A Decentralised Social Organisation (DSO) was introduced as a variant of a Decentralised Autonomous Organisation (DAO) with the key difference, that unlike in a DAO where there is an instinct for “code is law”, the DSO embraces human interpretation and decision making which are then captured through a governance process on a blockchain. This was further developed in the discussion around what a Public, Permissioned Blockchain would look like, describing self-sovereign groups, and the possibility of setting permissions on financial instruments that are only tradeable within the permissioned groups.
We then explored what multiple-dimension programmable instruments might look like when we combine a traditional fixed income product with provable events which generate Environmental, Social and Governance (ESG) credits. The ESG credits generated open up interesting opportunities on how they are used, such as contributing to an ESG score of an instrument or making them fungible thus creating a market.
We can extend this idea to other areas in finance, let’s imagine that mortgages are tokenised as smart contracts in their own right, we then apply the concepts of ESG where the more energy efficient houses generate environmental credits, or occupancy rates are tied to social credits. The mortgage holders are incentivised to provide the information, and there may be verification of the data done to prove it is correct. If we were to package mortgages into mortgage backed securities, we combine the credit rating with the ESG ratings which, again becomes interesting how the effect of a higher ESG rating would effect the demand and thus the price of the bond.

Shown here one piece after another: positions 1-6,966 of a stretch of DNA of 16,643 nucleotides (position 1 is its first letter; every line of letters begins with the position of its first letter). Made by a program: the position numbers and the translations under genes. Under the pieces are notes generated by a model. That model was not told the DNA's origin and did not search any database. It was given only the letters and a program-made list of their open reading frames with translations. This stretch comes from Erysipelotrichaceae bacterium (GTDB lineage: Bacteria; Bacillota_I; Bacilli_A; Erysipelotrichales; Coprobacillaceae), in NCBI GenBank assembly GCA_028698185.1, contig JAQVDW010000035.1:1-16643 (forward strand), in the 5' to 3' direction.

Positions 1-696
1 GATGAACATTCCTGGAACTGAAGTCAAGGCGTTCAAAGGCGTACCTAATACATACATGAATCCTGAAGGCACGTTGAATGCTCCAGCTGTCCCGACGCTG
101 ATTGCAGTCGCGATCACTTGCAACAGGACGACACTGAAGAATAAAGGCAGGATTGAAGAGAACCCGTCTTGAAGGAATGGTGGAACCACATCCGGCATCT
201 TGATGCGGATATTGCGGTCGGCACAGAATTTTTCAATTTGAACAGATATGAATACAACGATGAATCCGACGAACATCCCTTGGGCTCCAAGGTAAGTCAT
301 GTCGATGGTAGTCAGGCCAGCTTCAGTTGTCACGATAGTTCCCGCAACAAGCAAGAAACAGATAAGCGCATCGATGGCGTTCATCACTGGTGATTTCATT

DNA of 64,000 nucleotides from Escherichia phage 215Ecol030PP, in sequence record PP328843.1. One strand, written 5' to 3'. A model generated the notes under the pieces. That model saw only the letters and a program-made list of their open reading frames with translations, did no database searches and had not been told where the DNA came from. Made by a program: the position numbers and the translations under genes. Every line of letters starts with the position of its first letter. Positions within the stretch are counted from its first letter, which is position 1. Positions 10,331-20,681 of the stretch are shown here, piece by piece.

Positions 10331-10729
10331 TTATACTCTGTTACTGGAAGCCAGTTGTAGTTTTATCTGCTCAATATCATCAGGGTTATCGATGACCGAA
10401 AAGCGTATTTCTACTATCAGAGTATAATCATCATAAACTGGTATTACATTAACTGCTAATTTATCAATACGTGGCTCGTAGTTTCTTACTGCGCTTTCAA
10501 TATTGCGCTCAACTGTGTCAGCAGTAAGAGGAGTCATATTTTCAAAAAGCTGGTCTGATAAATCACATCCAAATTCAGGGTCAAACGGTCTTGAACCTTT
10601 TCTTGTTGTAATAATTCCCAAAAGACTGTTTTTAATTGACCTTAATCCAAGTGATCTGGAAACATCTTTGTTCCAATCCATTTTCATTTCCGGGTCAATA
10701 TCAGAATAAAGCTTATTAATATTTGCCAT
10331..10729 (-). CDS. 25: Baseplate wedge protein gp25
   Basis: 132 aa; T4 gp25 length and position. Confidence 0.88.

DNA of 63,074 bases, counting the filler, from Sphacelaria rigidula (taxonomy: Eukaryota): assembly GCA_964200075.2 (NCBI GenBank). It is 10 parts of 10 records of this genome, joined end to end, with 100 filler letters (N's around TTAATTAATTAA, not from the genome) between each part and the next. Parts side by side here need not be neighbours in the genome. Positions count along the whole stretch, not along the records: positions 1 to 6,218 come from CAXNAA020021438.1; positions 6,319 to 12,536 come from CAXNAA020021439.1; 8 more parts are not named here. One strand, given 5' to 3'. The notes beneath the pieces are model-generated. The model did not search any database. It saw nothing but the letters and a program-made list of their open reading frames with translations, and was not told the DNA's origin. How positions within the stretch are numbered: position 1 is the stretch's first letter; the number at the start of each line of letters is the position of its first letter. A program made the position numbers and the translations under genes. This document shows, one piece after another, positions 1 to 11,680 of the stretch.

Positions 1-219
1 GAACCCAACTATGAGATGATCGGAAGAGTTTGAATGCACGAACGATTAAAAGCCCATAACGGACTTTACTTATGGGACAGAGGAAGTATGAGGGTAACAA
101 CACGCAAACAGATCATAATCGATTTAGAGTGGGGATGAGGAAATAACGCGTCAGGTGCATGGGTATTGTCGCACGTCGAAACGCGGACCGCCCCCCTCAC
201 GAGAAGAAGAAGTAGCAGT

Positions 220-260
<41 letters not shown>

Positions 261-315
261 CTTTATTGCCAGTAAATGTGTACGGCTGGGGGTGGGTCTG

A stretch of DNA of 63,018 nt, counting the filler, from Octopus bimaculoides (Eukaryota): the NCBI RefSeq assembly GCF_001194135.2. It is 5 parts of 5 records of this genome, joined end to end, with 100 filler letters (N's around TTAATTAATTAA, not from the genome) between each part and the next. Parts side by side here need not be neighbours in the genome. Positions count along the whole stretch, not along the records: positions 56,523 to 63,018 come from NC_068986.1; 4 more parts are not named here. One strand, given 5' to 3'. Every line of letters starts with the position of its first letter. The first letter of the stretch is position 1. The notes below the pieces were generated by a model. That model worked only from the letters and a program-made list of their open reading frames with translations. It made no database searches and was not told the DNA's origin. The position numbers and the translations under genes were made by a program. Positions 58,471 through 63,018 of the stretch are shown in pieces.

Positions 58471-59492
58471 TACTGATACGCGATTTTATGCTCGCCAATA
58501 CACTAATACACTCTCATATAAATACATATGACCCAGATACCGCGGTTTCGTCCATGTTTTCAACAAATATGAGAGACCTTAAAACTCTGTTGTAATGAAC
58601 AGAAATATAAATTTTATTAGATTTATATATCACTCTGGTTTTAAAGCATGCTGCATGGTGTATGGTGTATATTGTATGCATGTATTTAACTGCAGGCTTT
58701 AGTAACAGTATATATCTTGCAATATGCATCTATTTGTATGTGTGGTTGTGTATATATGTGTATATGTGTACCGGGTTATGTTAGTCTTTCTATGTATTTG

The power of the programmable instrument is in the verifiable outcomes which result in the issuance of credits. There are two approaches to the verification process, either the issuer specifies which independent auditor or authority verifies the data or alternatively, the DSO framework is used, where self-sovereign groups are formed to verify the data. The groups have incentives to verify and there are punishment mechanisms in place, should the verifiers behave maliciously.
In an ideal world all debt is repaid, and while there are mechanisms such as pledging collateral to cover defaults, over-collateralisation would make the borrowing unviable. We recognise that loan defaults happen and that is built into the credit scoring and thus the rate of interest the issuer needs to pay. What happens to the ESG credits in the event of a default? If the ESG credits are issued throughout the lifecycle of the instrument then the ones created before the default event are still valid. There may need some intervention, for example, if the electric car manufacturer issued a social credit for every 5,000 cars sold to a car sharing club. The last issuance was at 15,000 units and the default occurred when he manufacturer had reached 18,250 units, should there be a partial credit issued or are they only issued every 5,000 no matter what?
Debt instruments have a use for governments and corporations to borrow money for a fixed time period and use the money for specific projects or activities. So far we have looked at a sub-set of finance, specifically debt instruments, and how we can add further dimensions such as ESG credits.
Multi-dimensional programmable instruments and stakeholders
Equity as an asset class is a challenge for creating programmable instruments, unlike most debt instruments where there is a fixed schedule, equities have no end date, the distribution of profits through dividends is variable and as an asset class it already has two dimensions, capital value and ownership rights.